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Alcohol

You have a couple of drinks with friends at the local watering hole, and suddenly it doesn’t seem important to stick to your dinner plan of steamed fish and broccoli. Bring on the burger with extra cheese -- and don’t forget the fries. It’s not just you: Studies show that when you drink alcohol, you’re likely to eat more calories.  

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doughnuts in a box
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Doughnut

It’s a sugar bomb that piles on the calories without any nutrition. The white flour breaks down quickly into sugar, and the glaze adds more to spike and crash your blood sugar. Combine that with almost zero nutritional value, and you’ll be hungry again in no time.

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cold soft drink can with water drops
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Soda

The research is clear: People who drink soda get more calories in a day. Scientists think this may be because it makes you hungry or keeps you from feeling full in some way. Another theory is that the sugar in soda makes your sweet tooth even sweeter.

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Sources | Medically Reviewed on 11/14/2016 Reviewed by Maryann Tomovich Jacobsen, MS, RD on November 14, 2016

IMAGES PROVIDED BY:

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SOURCES:

American Diabetes Association: “Glycemic Index and Diabetes.”

European Journal of Nutrition: “The relationship between high-fat dairy consumption and obesity, cardiovascular, and metabolic disease.”

Garvan Institute: “Why artificial sweeteners can increase appetite.”

LiveScience: “Why Fructose-Laden Drinks May Leave You Wanting More,” “Stealth Assault on Health: Beverages Pack Calorie Punch,” “Eating Fast May Make You Fat.”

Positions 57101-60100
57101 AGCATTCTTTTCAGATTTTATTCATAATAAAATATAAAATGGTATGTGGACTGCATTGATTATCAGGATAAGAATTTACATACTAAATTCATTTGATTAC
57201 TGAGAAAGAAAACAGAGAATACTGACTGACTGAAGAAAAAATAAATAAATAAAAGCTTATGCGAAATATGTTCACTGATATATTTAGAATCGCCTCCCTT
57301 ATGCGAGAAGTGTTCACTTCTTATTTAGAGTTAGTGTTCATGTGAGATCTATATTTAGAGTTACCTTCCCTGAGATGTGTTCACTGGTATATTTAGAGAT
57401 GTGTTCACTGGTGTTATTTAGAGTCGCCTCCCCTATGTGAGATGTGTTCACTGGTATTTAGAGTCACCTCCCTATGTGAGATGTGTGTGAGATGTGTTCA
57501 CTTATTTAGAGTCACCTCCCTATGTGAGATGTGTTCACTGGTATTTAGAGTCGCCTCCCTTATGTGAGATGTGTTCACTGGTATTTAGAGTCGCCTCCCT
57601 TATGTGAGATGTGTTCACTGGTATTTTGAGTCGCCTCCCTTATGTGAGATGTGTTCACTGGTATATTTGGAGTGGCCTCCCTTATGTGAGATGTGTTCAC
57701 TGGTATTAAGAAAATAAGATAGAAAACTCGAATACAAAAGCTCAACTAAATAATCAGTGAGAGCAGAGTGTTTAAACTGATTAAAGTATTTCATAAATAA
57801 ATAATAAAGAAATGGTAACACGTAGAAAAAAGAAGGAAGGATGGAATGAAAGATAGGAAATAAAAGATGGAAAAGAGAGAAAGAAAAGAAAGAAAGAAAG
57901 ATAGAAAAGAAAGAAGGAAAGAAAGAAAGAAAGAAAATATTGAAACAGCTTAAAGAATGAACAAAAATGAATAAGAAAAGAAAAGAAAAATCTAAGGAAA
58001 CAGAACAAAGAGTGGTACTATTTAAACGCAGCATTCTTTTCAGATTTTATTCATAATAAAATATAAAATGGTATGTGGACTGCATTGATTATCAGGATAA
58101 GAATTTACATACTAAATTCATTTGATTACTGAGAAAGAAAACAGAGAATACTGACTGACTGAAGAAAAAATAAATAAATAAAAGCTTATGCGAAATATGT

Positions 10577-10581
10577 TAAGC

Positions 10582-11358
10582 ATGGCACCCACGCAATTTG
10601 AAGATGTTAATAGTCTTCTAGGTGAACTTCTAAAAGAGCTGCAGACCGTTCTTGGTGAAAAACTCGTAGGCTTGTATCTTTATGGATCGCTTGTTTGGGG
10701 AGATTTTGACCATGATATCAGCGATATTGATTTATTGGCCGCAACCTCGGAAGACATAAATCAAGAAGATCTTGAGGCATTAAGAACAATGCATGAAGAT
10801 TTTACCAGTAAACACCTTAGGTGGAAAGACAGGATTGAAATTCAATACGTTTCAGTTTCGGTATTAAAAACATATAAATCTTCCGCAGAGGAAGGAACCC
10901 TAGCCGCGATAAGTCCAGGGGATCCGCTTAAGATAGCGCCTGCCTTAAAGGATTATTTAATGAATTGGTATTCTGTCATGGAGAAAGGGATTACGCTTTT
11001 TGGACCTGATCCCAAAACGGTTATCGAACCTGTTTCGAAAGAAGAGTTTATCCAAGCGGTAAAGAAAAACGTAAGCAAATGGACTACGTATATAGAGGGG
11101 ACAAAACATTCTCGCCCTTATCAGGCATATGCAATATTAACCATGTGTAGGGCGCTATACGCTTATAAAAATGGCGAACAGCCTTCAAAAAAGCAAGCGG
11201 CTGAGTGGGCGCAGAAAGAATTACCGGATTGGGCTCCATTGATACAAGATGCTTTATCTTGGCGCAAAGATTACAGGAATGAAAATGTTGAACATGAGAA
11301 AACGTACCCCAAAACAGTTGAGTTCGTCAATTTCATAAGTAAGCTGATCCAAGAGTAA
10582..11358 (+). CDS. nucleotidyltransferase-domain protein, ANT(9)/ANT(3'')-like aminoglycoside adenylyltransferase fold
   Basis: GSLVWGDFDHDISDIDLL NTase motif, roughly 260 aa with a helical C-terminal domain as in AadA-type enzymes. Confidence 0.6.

National Institutes of Health: “Increasing the number of masticatory cycles is associated with reduced appetite and altered postprandial plasma concentrations of gut hormones, insulin and glucose,” “The effects of equal-energy portions of different breads on blood glucose levels, feelings of fullness and subsequent food intake,” “Effects of Soft Drink Consumption on Nutrition and Health: A Systematic Review and Meta-Analysis,” “Does alcohol stimulate appetite and energy intake?” “The effects of a priming dose of alcohol and drinking environment on snack food intake,” “Reducing Childhood Obesity by Eliminating 100% Fruit Juice,” “Whole egg consumption improves lipoprotein profiles and insulin sensitivity to a greater extent than yolk-free egg substitute in individuals with metabolic syndrome,” “Effect of variety and cooking method on resistant starch content of white rice and subsequent postprandial glucose response and appetite in humans,” “Glycaemic index of some commercially available rice and rice products in Great Britain,” “Increasing the number of masticatory cycles is associated with reduced appetite and altered postprandial plasma concentrations of gut hormones, insulin and glucose.”

Nutrition Journal: “Fructose content in popular beverages made with and without high-fructose corn syrup.”

Pediatrics: “Fruit Juice Intake Predicts Increased Adiposity Gain in Children From Low-Income Families: Weight Status-by-Environment Interaction.”

SELFNutritionData: “Fullness Factor,” “Glycemic Index.”

United States Department of Agriculture Agricultural Research Service.

Reviewed by Maryann Tomovich Jacobsen, MS, RD on November 14, 2016

This tool does not provide medical advice. See additional information.

THIS TOOL DOES NOT PROVIDE MEDICAL ADVICE. It is intended for general informational purposes only and does not address individual circumstances. It is not a substitute for professional medical advice, diagnosis or treatment and should not be relied on to make decisions about your health. Never ignore professional medical advice in seeking treatment because of something you have read on the WebMD Site. If you think you may have a medical emergency, immediately call your doctor or dial 911.